1. The use of Elohim (God or “gods”) is inconclusive. It may refer to Yahweh, but does not have to. Something else would have to suggest that before we make that conclusion. TF seems to recognize this in the post, but he holds that the use of Elohim suggests that the reference is YHWH.
I answer:


BJB writes:
2. The link between the calves and the Exodus event is, likewise, inconclusive. It certainly fits a Yahwistic interpretation, but it fits others, as well. If the Israelites did not intend for the calf in Exod/Deut to be YHWH, surely they would claim that this new god had been the real deliverer. This is (or could be) an instance of attributing to a false god the attributes of YHWH. For instance, if they had said, “This is the elohim that created us from nothing,” then they would simply be attributing YHWH’s creative ability/acts to the idol, not necessarily claiming that the idol was (or represented) YHWH.
I answer:

This argument is problematic because another god with the name "Elohim" is not one of the options at (1). This argument is also problematic because it is unclear why anyone would think that other gods than Jehovah were deliverers. Saying "surely they would" isn't very persuasive for me. If the Israelites are going to embrace polytheism, why attribute the acts of one god to another?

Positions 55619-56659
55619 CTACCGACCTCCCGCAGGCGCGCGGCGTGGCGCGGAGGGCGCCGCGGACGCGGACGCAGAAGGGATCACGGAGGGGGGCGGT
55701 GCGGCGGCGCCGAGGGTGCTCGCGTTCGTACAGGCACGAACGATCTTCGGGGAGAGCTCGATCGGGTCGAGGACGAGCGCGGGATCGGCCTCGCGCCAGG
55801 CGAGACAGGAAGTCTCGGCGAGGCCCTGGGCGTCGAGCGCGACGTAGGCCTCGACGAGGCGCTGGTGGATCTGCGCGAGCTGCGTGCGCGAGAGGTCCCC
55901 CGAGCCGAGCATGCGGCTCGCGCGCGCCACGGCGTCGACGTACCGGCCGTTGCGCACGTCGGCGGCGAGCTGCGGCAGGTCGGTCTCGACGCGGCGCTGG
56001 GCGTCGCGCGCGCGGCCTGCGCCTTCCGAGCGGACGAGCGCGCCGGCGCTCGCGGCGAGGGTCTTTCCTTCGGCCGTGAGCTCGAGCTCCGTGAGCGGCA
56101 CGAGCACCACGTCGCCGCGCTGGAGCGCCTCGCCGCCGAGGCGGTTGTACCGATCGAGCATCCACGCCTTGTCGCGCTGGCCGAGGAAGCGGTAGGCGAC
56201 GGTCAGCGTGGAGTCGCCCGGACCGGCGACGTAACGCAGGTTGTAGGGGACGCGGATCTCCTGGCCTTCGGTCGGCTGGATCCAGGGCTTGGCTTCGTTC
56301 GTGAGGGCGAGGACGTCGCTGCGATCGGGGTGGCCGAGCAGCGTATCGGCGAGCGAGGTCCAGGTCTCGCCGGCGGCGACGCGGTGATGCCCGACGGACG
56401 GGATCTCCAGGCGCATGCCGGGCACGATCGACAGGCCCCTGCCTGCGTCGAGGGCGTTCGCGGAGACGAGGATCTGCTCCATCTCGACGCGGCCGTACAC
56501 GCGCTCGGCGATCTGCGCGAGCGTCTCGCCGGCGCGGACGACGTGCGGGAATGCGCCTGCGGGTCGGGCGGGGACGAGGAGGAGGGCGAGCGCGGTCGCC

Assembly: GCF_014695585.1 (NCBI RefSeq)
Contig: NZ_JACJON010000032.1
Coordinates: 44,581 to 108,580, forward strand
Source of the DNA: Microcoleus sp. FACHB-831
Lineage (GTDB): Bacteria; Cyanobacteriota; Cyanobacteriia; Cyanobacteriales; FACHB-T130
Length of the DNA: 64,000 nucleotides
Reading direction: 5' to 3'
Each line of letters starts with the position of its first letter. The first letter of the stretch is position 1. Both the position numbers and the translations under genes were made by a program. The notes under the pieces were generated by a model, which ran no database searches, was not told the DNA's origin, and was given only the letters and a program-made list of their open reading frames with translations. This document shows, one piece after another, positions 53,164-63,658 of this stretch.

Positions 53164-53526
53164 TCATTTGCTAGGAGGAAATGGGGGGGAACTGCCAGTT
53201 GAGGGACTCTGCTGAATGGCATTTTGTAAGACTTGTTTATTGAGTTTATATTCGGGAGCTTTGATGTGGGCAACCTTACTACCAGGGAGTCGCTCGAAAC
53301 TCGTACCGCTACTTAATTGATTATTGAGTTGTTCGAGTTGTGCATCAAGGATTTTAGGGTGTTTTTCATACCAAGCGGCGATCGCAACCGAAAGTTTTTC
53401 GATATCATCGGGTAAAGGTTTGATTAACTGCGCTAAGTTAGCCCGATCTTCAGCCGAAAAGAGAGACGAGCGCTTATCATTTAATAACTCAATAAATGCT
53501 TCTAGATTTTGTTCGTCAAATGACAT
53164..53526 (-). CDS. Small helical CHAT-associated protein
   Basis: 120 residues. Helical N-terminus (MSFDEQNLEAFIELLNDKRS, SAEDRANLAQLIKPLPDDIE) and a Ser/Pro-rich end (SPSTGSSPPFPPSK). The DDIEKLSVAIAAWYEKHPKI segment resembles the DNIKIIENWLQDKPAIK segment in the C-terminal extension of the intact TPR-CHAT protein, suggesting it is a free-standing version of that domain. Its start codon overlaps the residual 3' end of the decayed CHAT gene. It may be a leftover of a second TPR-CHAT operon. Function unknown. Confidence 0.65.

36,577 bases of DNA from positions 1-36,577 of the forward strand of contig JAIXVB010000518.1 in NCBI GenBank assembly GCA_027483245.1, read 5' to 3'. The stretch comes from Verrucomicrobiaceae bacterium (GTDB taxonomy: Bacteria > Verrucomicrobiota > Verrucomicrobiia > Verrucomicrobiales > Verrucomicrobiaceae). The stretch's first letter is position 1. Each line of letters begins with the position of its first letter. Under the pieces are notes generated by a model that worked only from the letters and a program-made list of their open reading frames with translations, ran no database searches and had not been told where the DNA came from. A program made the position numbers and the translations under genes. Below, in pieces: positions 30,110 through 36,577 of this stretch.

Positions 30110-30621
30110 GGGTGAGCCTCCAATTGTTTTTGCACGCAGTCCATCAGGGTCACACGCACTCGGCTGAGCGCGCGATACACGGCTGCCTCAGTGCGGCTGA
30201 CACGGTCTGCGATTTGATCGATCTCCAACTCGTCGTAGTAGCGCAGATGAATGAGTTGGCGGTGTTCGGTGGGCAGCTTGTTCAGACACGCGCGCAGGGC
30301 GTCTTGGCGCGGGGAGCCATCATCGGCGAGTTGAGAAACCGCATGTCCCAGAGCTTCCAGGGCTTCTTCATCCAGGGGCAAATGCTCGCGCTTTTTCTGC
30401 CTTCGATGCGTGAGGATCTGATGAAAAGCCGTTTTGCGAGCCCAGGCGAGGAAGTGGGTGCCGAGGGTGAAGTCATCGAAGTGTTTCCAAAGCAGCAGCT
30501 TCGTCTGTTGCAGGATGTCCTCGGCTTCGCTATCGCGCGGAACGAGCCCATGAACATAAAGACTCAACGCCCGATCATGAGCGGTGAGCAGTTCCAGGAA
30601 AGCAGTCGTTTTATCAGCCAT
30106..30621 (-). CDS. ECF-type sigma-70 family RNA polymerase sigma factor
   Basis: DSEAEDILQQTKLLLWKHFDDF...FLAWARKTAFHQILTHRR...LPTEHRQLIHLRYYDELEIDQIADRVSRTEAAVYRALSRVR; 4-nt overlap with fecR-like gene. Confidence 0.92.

BJB writes:
Hence, I don’t find the Israelites’ reference to the Exodus to be convincing proof that they intended the calf to be YHWH. Given that the Exodus was so significant and recent and that the calf would be used as their national god, it only makes sense that the new national god would be “given” credit for that deliverance.
I answer:

I'm not sure what would be "convincing proof," but perhaps that's irrelevant. The temporal proximity of the Exodus is a double-edged sword: while it would be significant, it was also still fresh in their memory as to who did it. To transfer the credit would seem odd, to say the least.

BJB writes:
3. There is ample evidence that calves were symbols/idols of other national gods at the time, particularly of Canaan and Phoenecia. In fact, other Jewish literature (e.g. Tobit 1:5) links the calf with the idol Baal explicitly. It seems possible, if not probable, that the Israelites were adopting the gods of other nations.
I answer:

a) No, Tobit does not link the calf with Baal. It links a calf with Baal.

Tobit 1:5 Now all the tribes which together revolted, and the house of my father Nephthali, sacrificed unto the heifer Baal.

b) Baal seems to have been a generic name for false gods, not a specific god. Thus, Scripture sometimes speaks of Baalim (the plural form of Baal). But since Scripture frequently uses the appellation Baal for Baal and Baal worship, it is unclear why Scripture would not use that description if a false god was being worshiped here.